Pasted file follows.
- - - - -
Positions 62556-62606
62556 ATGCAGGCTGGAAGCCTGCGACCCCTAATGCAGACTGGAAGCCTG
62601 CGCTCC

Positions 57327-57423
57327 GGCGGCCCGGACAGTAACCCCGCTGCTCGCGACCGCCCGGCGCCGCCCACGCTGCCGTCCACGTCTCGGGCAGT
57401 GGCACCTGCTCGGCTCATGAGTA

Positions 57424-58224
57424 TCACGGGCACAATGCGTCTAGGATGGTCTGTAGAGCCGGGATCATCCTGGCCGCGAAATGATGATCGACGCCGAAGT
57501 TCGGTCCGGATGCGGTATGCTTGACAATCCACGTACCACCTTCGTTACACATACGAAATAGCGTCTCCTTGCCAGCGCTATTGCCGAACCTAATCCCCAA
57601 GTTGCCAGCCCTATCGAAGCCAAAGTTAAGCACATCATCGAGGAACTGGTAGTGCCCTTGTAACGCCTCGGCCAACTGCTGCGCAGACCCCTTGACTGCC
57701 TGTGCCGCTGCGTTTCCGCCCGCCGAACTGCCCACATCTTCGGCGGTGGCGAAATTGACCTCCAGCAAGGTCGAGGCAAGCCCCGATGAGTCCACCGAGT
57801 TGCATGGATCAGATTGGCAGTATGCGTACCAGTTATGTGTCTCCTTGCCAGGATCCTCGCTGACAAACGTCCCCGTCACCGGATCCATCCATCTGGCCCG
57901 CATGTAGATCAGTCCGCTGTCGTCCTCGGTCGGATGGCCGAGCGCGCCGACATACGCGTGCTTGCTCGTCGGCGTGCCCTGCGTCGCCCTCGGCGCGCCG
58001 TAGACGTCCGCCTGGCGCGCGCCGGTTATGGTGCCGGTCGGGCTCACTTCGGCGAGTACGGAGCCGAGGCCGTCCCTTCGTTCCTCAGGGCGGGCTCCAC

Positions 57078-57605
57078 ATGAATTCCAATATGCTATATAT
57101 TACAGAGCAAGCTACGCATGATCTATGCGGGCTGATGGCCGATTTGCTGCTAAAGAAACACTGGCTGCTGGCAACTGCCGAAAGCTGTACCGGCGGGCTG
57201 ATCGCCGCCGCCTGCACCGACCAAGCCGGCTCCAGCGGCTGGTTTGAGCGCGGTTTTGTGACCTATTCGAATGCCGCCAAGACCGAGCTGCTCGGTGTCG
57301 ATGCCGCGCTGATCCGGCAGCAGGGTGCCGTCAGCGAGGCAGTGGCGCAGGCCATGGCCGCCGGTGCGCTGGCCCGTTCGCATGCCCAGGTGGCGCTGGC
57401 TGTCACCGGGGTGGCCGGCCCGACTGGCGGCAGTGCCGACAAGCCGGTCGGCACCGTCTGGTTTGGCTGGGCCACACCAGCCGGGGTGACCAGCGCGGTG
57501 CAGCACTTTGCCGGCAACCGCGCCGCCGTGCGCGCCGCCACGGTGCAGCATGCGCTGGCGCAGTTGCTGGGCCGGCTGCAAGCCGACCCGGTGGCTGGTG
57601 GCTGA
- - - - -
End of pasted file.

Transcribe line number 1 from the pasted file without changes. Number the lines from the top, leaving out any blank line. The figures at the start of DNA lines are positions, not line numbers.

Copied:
Positions 62556-62606